I play Pathfinder, a Dungeons and Dragons like game, most Friday nights with a group of friends at a local game shop. Generally, I have to know what my character is wearing before I can actually play the character.
Weird, but true.
Clothing is a direct expression of how my character thinks and functions in the world. Some people think about their characters in terms of unique weapons or speech patterns, I think about my characters in terms of what sort of shoes they would choose while trekking through a ruin.
I rarely draw my own characters (here’s an exception), but when I work on a paper doll set, I want to convey the world and personality through the paper doll outfits.
Marcus here is a mechanic. So, his clothing is utilitarian. The double breasted vest is in his “good” clothes, with a belt for his money pouch and a decorative pointless armband. His tie is loose. His other brown vest is more of a work outfit. He wears vests to keep grease off his shirts. With this outfit, his tie is tucked up, so that it doesn’t get caught in machines. He’s on his feet a lot, so he has two pairs of boots. The cap keeps his dreads from getting in the way while he’s working (because hair in engines = pain) and his leather satchel is where he stores his tools. Work gloves, a scarf for cold weather and some tools complete the set.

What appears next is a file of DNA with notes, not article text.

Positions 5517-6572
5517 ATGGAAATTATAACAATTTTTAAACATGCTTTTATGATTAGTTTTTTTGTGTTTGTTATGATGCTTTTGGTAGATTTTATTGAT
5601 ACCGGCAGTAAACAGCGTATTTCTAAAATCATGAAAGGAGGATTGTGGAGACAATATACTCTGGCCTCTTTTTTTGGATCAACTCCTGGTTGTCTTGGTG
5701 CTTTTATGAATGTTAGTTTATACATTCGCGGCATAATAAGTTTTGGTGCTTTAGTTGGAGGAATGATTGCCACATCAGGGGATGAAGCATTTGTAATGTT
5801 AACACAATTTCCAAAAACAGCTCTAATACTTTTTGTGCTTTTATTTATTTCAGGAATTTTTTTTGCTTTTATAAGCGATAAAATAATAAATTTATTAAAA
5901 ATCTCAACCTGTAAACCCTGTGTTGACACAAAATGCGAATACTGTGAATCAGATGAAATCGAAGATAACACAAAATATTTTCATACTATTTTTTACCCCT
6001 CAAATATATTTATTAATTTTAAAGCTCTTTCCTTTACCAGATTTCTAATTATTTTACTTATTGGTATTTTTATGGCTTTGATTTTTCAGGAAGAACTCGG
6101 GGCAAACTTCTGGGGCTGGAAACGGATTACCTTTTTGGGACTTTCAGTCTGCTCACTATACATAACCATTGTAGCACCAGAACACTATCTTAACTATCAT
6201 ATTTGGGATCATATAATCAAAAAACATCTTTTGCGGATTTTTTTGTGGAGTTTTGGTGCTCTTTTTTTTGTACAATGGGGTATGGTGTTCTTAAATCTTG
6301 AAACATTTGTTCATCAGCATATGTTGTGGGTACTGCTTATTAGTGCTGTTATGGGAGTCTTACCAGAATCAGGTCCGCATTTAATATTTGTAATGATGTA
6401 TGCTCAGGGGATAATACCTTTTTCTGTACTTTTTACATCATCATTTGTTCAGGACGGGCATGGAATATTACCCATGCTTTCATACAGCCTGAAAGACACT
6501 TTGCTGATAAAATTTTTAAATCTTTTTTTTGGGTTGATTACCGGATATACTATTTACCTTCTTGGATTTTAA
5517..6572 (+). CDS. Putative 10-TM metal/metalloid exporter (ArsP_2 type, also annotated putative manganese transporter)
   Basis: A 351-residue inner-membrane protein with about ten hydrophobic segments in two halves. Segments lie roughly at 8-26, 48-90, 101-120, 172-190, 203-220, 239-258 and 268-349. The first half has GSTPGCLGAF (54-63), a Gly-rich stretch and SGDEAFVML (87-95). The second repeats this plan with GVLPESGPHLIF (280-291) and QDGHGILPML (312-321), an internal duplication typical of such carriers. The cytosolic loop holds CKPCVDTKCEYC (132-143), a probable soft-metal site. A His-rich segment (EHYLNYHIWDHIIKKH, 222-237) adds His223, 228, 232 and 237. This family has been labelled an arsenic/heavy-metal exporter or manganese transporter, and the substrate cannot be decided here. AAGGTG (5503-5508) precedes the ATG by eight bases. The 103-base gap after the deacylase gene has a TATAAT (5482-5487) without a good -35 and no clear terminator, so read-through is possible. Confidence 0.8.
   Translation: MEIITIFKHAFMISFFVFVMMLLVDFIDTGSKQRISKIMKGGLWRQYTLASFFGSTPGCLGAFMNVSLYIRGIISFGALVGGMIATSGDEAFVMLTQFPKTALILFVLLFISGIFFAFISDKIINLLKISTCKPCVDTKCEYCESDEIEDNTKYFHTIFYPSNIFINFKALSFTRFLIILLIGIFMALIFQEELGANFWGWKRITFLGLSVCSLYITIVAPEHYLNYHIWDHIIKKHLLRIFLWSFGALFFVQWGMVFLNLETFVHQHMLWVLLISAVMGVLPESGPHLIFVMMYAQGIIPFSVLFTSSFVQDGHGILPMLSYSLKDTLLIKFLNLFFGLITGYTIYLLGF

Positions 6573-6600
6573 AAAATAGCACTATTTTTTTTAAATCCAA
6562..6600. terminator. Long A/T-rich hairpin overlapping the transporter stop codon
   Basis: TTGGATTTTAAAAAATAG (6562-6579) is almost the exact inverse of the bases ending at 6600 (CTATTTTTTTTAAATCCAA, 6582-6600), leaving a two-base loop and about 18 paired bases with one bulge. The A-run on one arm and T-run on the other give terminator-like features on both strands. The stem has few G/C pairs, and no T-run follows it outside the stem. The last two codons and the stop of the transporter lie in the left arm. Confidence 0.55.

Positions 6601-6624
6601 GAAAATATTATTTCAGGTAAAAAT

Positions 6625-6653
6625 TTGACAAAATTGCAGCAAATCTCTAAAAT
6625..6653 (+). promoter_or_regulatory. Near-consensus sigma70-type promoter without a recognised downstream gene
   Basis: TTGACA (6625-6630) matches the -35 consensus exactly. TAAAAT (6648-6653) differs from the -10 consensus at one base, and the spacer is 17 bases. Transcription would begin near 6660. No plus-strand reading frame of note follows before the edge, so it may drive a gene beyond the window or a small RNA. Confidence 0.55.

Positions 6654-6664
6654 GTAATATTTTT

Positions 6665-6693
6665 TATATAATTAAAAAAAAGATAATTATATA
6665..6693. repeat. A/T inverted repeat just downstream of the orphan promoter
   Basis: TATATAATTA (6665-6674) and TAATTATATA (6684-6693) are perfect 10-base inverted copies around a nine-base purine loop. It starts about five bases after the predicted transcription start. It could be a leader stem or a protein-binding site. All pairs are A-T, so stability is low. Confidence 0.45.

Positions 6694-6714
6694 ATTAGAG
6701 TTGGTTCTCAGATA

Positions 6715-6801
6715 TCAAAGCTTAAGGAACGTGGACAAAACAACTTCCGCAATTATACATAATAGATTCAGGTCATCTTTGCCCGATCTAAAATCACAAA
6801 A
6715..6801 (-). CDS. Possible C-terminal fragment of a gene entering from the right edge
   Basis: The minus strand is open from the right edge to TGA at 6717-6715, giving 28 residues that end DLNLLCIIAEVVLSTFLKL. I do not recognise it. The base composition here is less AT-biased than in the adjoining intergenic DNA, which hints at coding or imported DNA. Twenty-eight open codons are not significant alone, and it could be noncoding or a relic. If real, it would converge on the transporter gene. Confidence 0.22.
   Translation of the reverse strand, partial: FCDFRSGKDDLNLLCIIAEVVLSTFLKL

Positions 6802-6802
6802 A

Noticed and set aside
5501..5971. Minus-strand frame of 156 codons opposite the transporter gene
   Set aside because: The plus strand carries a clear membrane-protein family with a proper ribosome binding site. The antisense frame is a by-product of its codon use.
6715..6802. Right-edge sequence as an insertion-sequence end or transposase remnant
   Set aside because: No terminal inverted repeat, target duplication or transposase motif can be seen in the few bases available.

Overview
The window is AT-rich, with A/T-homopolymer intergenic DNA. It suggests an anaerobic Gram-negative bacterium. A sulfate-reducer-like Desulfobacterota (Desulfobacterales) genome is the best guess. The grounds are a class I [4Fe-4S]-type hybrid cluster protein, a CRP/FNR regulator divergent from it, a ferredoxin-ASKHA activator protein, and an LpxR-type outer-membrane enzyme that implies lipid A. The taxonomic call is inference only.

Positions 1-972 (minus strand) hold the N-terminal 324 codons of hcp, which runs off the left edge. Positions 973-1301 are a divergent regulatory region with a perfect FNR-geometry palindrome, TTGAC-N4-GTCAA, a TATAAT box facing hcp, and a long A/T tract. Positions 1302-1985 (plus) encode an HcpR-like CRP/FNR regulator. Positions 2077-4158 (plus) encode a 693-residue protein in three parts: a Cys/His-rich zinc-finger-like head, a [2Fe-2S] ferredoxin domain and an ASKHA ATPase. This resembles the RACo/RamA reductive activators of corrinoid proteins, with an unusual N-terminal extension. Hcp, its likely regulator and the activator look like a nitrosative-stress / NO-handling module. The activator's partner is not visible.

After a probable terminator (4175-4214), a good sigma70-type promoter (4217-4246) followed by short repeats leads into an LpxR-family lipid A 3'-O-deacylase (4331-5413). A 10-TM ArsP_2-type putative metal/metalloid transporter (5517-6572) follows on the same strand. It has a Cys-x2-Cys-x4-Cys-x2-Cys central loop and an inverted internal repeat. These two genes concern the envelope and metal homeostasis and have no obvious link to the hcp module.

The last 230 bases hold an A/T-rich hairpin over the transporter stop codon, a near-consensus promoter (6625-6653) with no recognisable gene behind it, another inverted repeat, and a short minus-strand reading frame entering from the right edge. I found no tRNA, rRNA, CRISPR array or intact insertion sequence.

You can also tell a little about Marcus’ personality here. His dreads are decorated with beads and I know from people who have them that dreads take some maintenance. Clearly, he’s someone who cares about how he looks. Is he perhaps somewhat of a ladies man?
Paper doll sets can be tiny windows into lives and worlds. That’s part of the fun.